In Texas, as elsewhere in the United States, a guardianship is a relationship created and monitored by a court. Although you may think of a guardianship in terms of protecting a child (like “Little Orphan Annie”), in Texas the person who requires guardianship is almost always an incapacitated adult. If you have a loved one who has suddenly or gradually become incompetent and is no longer able to make healthy or wise decisions regarding health or finances, it is time to seek out the services of an experienced guardianship attorney.
Hegwood Law Group has a number of conveniently located offices in the Houston area from which to serve your needs. Our elder law attorneys have been over the terrain of guardianships numerous times and are well-schooled in the process of establishing one for the benefit of your loved one. Our goal is always to make sure that your loved is legally protected and that you are comfortable in your new role.
What is a Guardianship?
Guardianship takes legal rights away from the individual (the ward) who is unable to exercise them in a reasonable manner — and gives them to a person appointed by the court (the guardian) to take care of the ward and protect his or her interests. Each guardianship is established to preserve the ward’s rights as much as possible. In each case, the court limits the guardian’s decision-making power in order to give the ward as much independence as he or she is able to handle responsibly.
Typically, guardianships are needed when the ward is mentally incapacitated and therefore is not legally permitted to sign a power of attorney document. Guardianships are essentially designed to protect incompetent individuals from their own poor judgment.
Types of Guardianships in Texas
There are two basic types of guardianships in Texas, as follows:
- Guardian of the Person: an individual appointed to make personal, medical, and welfare decisions for the ward
- Guardian of the Estate: a person appointed to make financial decisions regarding the ward’s assets that will preserve and protect those assets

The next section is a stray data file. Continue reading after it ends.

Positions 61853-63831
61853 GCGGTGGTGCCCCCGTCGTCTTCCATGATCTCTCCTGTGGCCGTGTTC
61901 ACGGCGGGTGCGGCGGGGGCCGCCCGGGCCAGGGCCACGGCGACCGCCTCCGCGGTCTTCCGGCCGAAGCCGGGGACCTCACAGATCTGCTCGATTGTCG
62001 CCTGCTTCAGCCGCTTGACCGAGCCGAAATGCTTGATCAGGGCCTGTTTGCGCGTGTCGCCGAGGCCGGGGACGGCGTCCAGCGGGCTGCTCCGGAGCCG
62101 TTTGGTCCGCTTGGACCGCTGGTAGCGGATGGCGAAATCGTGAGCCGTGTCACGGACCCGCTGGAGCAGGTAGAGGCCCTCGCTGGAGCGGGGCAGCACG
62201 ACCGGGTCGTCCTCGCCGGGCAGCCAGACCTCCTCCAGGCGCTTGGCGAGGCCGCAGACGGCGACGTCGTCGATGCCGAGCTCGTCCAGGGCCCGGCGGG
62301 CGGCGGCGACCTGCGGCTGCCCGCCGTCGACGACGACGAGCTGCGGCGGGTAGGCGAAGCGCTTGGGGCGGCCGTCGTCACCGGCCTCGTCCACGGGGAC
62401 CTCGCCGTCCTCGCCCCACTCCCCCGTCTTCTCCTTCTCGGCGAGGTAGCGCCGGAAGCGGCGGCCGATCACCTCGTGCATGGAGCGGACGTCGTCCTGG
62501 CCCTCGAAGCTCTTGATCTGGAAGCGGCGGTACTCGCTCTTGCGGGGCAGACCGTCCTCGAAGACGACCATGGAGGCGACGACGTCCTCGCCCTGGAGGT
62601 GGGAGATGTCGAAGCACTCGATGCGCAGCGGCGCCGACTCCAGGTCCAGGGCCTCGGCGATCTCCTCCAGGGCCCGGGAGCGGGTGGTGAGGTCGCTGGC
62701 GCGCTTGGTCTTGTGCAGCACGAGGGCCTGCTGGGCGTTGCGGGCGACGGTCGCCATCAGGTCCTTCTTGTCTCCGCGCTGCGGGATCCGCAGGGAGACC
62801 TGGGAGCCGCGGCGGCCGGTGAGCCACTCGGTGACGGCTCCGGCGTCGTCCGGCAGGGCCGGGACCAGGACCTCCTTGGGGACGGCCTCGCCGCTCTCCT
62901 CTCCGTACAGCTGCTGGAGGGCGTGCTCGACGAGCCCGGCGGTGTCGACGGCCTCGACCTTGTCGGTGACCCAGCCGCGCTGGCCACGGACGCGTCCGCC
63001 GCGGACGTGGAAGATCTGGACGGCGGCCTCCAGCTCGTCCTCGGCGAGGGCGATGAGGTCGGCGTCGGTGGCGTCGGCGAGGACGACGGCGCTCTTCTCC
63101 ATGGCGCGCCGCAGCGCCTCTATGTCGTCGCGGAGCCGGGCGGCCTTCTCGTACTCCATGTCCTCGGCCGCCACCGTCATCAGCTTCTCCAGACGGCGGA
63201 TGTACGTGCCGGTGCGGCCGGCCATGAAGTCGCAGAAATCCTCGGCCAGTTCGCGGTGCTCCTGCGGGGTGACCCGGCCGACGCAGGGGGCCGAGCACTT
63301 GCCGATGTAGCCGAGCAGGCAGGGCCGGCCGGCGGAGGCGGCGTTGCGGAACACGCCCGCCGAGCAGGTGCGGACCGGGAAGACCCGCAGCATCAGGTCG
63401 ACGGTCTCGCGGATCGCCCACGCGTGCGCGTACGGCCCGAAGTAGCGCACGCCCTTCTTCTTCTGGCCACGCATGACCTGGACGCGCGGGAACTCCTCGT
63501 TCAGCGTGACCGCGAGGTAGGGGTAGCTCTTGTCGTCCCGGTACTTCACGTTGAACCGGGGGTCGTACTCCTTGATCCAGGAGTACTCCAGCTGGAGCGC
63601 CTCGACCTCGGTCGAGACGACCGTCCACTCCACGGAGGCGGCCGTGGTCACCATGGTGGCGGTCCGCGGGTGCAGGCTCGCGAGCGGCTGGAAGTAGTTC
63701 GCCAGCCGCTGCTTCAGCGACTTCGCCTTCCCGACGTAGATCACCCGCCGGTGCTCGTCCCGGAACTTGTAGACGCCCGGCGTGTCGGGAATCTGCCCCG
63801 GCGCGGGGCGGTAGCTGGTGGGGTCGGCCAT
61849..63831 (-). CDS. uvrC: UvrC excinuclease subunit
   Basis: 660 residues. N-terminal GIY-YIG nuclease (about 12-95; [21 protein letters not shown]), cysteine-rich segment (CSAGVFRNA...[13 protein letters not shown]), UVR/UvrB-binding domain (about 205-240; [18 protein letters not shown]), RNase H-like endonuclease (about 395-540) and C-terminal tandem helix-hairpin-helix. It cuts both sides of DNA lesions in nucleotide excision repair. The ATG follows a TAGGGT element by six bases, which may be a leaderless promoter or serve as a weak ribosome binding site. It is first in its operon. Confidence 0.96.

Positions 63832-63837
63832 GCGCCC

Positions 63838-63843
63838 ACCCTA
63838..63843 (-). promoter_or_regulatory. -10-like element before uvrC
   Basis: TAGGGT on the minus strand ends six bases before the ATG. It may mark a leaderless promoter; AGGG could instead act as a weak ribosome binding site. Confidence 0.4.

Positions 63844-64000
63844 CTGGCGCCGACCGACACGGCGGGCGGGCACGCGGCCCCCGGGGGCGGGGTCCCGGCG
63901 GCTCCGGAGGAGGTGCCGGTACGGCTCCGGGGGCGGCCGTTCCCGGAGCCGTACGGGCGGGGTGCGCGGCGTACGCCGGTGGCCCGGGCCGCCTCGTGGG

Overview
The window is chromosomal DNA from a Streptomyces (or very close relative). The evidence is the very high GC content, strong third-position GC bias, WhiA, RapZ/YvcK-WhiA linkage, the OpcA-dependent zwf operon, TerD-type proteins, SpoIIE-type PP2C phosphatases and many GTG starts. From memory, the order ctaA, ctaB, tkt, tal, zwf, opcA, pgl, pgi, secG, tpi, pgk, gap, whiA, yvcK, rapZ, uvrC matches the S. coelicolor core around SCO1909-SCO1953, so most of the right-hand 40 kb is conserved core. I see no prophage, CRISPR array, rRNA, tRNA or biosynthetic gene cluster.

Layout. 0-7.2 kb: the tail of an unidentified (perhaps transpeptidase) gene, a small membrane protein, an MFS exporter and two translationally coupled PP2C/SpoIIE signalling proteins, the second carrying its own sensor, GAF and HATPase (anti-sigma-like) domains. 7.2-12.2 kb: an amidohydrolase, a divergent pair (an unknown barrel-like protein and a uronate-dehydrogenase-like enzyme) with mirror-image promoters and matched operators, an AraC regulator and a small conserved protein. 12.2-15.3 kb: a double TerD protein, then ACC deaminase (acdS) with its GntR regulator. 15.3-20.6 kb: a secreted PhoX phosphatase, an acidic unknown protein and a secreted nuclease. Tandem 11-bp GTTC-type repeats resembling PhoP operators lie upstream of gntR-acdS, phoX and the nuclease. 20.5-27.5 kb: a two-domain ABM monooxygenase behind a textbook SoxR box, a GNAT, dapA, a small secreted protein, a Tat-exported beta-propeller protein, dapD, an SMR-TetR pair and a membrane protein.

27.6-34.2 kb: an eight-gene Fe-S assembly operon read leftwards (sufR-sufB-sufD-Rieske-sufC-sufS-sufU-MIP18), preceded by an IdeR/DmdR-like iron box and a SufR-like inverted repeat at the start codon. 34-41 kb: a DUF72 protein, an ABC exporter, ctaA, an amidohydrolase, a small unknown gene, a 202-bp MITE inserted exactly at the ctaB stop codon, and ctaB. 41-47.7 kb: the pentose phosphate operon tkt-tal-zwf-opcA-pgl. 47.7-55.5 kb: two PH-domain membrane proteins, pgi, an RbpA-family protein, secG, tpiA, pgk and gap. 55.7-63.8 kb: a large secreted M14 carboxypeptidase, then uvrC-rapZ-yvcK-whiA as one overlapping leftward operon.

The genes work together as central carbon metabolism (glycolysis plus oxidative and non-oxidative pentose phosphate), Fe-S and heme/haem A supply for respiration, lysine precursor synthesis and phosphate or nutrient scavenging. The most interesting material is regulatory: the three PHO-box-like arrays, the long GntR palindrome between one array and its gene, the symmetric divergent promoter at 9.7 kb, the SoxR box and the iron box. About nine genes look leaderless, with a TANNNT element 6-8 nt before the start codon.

If you become a guardian for an ailing elderly relative, you may request permission from the court to transfer a portion of your ward’s assets in order to allow the ward to qualify for government benefits, such as Medicaid. Whether you hold either or both guardianship positions, you will have to provide evidence that any expenses you have paid as a guardian are directly related to your ward’s care. Such expenses are strictly monitored by the courts.
What Will the Court Consider Before Granting Guardianship?
Clearly, the granting of a guardianship is a serious matter, since rights will be taken away from one person and given to another. The court must be convinced of:
- The extent of the ward’s incapacity
- The genuine need for guardianship proceedings
- The most appropriate person to be appointed guardian, taking into account “the best interest of the ward”
At Hegwood Law Group, we will guide you through the guardianship proceedings. We will make sure that you have the necessary detailed letter or certificate from a licensed physician to persuade the court of the need for guardianship. If you have decided that the guardian should be a compensated professional rather than a family member, we will see to it that the person chosen has the required certification (Certification Requirement for Private Professional Guardians and Public Guardians).
How Are the Rights of Wards Protected?
The law recognizes that a person may be more competent than he or she is given credit for and has made provisions for protecting wards from having their rights needlessly or maliciously taken away. With this in mind, the law allows wards and proposed wards to hire attorneys as long as the court deems those wards to have the intellectual capacity to sign a contract. The court also authorizes the removal of any guardian (family member or not) who abuses, exploits, or neglects an elderly ward who is disabled. Removed guardians, however, can file for reinstatement within 30 days of their dismissal.
The Texas Guardianship Certification Board
In 2005, the Texas Legislature created the Guardianship Certification Board which serves as a branch of the Texas Supreme Court. This board has developed certification requirements for “private professional guardians,” and sees to it that they are met. Any guardian in Texas who receives monetary compensation for serving as a guardian is required to be certified by the state. Such guardians must pass a written examination and also meet certain educational and work experience requirements before being approved. Family members, friends, attorneys, and financial institutions playing the role of guardian do not have to meet the Guardianship Certification Board’s requirements.
Discuss Your Options With a Houston Guardianship Attorney
The guardianship attorneys at Hegwood Law Group are well aware of the complexities, legal and emotional, surrounding the establishment of guardianships in Texas. If you find yourself in need of assistance regarding guardianship matters, get in touch with one of our Houston offices. You can contact us by phone or by filling out one of the contact forms on our website.